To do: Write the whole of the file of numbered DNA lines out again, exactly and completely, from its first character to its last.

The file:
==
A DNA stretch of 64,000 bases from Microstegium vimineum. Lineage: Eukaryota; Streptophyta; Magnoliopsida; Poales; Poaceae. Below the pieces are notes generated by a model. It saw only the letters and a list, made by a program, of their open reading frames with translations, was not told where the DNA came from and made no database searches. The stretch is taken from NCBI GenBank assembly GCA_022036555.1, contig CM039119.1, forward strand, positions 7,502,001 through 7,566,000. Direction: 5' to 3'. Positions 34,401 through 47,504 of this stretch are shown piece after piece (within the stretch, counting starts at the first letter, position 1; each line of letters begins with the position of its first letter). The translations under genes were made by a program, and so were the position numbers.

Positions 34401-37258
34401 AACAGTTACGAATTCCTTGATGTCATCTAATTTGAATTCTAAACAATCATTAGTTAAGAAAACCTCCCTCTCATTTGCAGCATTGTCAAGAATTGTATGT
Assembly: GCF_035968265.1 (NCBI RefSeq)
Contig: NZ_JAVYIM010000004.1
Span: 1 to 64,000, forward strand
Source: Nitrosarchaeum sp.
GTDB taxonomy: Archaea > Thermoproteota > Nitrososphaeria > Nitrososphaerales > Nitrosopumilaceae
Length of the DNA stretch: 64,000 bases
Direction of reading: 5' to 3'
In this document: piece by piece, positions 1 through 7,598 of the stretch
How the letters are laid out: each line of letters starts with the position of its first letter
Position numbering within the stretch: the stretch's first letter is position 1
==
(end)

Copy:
A DNA stretch of 64,000 bases from Microstegium vimineum. Lineage: Eukaryota; Streptophyta; Magnoliopsida; Poales; Poaceae. Below the pieces are notes generated by a model. It saw only the letters and a list, made by a program, of their open reading frames with translations, was not told where the DNA came from and made no database searches. The stretch is taken from NCBI GenBank assembly GCA_022036555.1, contig CM039119.1, forward strand, positions 7,502,001 through 7,566,000. Direction: 5' to 3'. Positions 34,401 through 47,504 of this stretch are shown piece after piece (within the stretch, counting starts at the first letter, position 1; each line of letters begins with the position of its first letter). The translations under genes were made by a program, and so were the position numbers.

Positions 34401-37258
34401 AACAGTTACGAATTCCTTGATGTCATCTAATTTGAATTCTAAACAATCATTAGTTAAGAAAACCTCCCTCTCATTTGCAGCATTGTCAAGAATTGTATGT
Assembly: GCF_035968265.1 (NCBI RefSeq)
Contig: NZ_JAVYIM010000004.1
Span: 1 to 64,000, forward strand
Source: Nitrosarchaeum sp.
GTDB taxonomy: Archaea > Thermoproteota > Nitrososphaeria > Nitrososphaerales > Nitrosopumilaceae
Length of the DNA stretch: 64,000 bases
Direction of reading: 5' to 3'
In this document: piece by piece, positions 1 through 7,598 of the stretch
How the letters are laid out: each line of letters starts with the position of its first letter
Position numbering within the stretch: the stretch's first letter is position 1